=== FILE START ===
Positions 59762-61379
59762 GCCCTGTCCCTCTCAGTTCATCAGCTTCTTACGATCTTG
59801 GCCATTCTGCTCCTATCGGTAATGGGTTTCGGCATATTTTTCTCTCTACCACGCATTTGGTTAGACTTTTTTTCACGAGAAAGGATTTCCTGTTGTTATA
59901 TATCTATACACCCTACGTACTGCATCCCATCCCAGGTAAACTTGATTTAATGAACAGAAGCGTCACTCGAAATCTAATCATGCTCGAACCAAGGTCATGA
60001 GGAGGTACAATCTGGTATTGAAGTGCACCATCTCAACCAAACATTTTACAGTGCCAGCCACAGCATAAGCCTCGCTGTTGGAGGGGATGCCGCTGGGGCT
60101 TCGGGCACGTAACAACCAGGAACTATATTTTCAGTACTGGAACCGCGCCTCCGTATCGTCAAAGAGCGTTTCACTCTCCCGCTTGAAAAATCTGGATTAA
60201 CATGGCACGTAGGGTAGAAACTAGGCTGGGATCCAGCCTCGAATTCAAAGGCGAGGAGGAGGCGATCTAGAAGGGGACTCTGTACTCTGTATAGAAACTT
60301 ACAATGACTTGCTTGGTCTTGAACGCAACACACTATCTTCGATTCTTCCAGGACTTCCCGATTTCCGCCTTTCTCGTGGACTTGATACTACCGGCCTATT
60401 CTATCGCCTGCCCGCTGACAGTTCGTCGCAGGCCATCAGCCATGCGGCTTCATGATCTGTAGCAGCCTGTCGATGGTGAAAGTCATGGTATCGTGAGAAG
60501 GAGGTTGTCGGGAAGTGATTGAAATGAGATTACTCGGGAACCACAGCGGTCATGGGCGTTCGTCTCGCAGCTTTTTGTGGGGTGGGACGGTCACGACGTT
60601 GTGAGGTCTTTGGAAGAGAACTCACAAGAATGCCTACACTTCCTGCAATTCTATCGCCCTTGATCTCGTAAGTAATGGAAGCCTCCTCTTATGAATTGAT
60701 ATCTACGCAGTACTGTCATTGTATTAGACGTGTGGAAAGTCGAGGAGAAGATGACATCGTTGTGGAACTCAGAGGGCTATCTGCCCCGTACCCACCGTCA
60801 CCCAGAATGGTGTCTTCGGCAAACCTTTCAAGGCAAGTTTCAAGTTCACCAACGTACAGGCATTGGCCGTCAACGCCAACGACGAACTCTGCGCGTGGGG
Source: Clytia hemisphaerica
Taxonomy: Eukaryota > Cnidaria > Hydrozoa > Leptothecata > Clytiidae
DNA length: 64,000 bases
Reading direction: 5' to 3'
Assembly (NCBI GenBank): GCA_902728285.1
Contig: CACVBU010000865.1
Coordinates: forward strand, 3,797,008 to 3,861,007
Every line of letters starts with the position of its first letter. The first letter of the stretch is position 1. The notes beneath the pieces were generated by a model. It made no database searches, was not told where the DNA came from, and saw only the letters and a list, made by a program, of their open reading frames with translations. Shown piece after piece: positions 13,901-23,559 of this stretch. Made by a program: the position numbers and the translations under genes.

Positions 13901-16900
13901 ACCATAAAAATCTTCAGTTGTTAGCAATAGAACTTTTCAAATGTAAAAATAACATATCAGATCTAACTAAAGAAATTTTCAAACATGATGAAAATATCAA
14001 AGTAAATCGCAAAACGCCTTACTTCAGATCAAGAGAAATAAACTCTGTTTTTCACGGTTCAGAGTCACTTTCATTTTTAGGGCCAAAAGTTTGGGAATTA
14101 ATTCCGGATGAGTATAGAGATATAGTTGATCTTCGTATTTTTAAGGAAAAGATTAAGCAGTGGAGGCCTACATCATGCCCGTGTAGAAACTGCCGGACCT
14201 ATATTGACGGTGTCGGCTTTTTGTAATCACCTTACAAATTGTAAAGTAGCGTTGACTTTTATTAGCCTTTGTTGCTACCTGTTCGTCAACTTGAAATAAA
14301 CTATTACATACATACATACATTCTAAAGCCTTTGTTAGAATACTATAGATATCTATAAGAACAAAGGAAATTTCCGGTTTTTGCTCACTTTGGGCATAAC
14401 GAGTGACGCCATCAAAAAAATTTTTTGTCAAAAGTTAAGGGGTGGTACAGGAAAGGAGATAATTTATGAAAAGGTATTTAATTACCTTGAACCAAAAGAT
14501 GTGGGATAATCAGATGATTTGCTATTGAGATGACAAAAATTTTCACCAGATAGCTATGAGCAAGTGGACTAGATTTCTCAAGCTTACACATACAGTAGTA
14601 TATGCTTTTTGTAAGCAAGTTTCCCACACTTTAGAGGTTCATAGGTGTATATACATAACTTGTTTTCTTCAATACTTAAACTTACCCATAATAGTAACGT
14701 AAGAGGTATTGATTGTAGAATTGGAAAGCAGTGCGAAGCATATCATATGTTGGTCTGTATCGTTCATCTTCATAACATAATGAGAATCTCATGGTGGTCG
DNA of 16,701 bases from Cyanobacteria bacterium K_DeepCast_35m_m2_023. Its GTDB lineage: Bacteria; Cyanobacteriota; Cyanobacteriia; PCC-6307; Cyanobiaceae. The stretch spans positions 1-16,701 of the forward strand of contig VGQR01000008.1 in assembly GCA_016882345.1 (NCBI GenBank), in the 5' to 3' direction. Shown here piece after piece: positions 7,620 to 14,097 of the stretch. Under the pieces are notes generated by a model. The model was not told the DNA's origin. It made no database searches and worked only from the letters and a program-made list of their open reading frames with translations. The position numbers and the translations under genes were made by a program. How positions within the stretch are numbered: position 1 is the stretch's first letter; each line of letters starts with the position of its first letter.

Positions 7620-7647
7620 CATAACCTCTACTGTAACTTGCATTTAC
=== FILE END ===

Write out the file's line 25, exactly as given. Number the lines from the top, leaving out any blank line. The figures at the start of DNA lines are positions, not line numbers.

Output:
14101 ATTCCGGATGAGTATAGAGATATAGTTGATCTTCGTATTTTTAAGGAAAAGATTAAGCAGTGGAGGCCTACATCATGCCCGTGTAGAAACTGCCGGACCT